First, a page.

Both Elery and Mike have developed a sound working relationship within the IUCN WCPA Task force on Cave and Karst and they maintain constant contact with the exchange of local and international developments.

THE IUCN SA KARST WORKING GROUP

Mr Saliem Fakir, from the IUCN South Africa, was approached by Mike Buchanan (then chairperson for CROSA) around concerns relating to a deficit in "impact assessment" around the tourism potential of The Cradle of Human Kind and the rest of The SAA. This site was declared a World Heritage Site (CHK WHS) by UNESCO in 1999 because of the paleao & cultural significance of the area. Many other issues around karst misuse were starting to come to fruition around the huge South African Aquifer basin.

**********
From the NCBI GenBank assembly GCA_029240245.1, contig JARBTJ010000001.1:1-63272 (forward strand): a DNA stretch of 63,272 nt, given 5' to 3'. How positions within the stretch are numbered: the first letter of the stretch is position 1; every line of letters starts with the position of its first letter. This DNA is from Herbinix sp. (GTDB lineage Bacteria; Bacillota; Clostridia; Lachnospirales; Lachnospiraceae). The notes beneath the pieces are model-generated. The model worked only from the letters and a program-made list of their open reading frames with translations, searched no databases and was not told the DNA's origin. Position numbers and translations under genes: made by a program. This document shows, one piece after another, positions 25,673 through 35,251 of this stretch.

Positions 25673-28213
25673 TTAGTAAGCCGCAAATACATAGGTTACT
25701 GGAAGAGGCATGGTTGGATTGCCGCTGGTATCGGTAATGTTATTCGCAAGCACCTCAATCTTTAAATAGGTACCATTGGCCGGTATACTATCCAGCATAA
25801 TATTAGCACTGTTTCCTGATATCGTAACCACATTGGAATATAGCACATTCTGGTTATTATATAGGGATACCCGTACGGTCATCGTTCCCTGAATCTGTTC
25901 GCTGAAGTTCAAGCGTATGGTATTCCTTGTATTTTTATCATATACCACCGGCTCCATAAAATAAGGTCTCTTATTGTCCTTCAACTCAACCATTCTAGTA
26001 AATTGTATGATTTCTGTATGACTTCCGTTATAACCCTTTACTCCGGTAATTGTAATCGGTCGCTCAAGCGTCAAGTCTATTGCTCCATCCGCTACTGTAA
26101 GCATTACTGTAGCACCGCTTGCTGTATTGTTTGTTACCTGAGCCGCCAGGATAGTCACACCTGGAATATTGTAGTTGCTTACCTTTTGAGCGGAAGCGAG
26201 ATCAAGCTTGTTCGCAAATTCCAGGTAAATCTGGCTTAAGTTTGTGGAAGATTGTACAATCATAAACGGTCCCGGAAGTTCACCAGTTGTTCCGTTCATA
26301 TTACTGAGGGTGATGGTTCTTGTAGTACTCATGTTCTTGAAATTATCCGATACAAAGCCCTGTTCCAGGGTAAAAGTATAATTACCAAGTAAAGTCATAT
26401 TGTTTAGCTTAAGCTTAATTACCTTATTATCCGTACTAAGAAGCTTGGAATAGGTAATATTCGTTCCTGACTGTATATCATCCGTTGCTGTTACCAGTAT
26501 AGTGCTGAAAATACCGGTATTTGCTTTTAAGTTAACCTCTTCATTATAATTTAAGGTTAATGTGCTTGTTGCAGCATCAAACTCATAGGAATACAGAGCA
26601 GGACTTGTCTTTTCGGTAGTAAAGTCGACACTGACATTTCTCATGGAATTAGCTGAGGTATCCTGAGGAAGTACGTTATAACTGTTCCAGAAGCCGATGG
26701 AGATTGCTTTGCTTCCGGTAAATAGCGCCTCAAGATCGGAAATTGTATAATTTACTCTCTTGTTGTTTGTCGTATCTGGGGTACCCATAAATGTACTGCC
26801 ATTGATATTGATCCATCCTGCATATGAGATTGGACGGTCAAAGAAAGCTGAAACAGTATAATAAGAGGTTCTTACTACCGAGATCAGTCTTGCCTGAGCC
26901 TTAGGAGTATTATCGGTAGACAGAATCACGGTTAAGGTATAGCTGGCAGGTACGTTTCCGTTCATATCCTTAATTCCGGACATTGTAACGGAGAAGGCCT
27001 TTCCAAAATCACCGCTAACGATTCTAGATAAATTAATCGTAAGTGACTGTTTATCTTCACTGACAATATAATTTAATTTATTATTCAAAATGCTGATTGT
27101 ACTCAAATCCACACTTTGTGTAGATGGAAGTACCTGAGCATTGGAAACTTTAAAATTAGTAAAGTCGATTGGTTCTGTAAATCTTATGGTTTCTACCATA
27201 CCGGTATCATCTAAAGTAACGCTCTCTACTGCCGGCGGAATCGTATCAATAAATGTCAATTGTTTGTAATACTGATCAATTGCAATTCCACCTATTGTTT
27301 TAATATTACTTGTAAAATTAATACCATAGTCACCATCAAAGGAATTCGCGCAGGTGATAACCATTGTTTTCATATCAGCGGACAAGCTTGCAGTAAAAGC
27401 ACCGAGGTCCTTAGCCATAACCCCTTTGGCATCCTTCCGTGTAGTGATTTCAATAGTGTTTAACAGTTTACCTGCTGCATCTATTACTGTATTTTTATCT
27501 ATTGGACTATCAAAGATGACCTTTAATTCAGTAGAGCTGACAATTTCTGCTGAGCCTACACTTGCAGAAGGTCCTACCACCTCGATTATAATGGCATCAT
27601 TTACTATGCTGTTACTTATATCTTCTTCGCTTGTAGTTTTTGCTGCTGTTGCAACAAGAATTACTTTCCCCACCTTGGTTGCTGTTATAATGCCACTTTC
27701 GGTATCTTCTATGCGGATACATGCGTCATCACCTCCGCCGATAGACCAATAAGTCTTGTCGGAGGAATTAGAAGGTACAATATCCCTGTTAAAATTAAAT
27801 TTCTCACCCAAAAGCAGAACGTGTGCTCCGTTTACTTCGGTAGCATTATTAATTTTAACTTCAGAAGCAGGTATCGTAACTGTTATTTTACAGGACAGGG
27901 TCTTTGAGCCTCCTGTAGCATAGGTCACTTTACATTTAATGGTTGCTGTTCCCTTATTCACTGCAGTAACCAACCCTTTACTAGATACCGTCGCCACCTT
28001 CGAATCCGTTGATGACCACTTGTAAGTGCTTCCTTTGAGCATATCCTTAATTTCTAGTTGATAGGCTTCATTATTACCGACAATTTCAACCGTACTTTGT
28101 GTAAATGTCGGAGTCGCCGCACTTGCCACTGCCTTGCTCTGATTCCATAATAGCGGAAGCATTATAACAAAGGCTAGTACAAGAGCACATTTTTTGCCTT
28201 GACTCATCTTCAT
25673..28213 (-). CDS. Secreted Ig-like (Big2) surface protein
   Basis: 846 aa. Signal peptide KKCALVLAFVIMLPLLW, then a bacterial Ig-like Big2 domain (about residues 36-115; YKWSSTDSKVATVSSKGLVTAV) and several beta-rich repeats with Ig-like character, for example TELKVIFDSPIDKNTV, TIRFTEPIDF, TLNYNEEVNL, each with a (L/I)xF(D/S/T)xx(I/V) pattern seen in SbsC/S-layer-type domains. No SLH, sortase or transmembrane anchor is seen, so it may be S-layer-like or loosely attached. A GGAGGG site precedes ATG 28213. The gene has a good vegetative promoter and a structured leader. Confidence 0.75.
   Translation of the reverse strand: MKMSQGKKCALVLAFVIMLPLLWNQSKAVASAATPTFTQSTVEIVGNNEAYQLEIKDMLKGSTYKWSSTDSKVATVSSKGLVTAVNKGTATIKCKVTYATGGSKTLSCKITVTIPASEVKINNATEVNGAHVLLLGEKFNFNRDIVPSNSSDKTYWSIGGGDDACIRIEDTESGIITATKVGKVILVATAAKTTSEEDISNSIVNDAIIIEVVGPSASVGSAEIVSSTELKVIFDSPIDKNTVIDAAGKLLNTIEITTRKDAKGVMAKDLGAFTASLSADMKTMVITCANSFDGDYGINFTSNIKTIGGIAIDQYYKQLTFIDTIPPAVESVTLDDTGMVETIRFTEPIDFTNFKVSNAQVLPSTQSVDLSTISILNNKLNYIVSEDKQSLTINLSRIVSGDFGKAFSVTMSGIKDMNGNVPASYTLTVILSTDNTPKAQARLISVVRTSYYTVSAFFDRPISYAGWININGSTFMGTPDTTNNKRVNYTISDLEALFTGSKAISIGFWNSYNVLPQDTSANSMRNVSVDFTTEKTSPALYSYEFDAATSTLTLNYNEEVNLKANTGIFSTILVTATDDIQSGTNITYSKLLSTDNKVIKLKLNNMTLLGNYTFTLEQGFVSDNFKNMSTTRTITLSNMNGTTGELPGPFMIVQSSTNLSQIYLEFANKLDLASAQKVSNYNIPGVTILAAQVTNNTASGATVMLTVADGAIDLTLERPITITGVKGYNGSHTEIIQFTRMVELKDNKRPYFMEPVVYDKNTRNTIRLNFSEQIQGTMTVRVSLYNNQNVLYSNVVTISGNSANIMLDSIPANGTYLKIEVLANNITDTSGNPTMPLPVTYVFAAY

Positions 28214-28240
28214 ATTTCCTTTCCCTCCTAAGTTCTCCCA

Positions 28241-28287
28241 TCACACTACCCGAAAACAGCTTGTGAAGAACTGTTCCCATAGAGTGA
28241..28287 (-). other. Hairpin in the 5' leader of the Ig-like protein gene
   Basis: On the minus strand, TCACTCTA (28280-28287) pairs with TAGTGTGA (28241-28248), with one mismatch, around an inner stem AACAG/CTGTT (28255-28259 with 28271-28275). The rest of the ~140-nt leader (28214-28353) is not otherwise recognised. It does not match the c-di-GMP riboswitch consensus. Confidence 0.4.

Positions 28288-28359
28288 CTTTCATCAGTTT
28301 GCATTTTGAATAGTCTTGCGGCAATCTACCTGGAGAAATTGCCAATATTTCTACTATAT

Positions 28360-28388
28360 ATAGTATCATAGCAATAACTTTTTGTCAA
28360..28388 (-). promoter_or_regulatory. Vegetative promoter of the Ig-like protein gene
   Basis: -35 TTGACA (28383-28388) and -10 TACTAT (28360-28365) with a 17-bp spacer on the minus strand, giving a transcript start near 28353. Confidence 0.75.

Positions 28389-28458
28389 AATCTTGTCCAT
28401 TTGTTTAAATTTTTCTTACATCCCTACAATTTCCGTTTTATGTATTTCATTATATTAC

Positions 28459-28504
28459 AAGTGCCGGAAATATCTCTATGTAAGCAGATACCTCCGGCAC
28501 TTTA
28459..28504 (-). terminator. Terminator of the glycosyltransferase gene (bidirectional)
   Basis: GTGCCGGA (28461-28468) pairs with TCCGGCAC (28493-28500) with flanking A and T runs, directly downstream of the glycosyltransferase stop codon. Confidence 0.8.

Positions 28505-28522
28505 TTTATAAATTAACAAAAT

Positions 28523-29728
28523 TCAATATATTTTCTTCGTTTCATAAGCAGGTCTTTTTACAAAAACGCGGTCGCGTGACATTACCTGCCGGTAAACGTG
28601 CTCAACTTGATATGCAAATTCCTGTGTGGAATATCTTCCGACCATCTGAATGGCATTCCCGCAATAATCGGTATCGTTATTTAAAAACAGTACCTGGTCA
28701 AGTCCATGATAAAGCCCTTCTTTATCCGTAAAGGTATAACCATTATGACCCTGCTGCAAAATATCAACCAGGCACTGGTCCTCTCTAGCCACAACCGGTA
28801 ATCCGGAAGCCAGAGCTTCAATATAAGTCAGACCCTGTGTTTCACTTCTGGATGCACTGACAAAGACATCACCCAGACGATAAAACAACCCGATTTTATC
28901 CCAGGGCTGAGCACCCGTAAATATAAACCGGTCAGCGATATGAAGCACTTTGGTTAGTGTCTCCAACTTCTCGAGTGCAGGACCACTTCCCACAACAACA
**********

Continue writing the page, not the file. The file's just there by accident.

The original intended focus of the creation of this working group was to invite all stakeholders on karst matters to attend and contribute, thus enabling the dissemination of international best practice information pertaining to karst use and conservation. This came about as a result of extensive research by Mike on the impacts facing caves and groundwater supporting the CHKWHS. Many mining, agricultural and development impacts were becoming increasingly concerning. Urbanization on the Pretoria karst near Irene and Verwoerdburg were getting out of hand. Not to mention that of Johannesburg and Mogale City on The CHKWHS. The Authorities had all failed to identify the imminent threats and were not perturbed by them at the time, even though many of these problems had been brought to the following departments attention; namely DACE, DWAF and DEAT as early as 1998.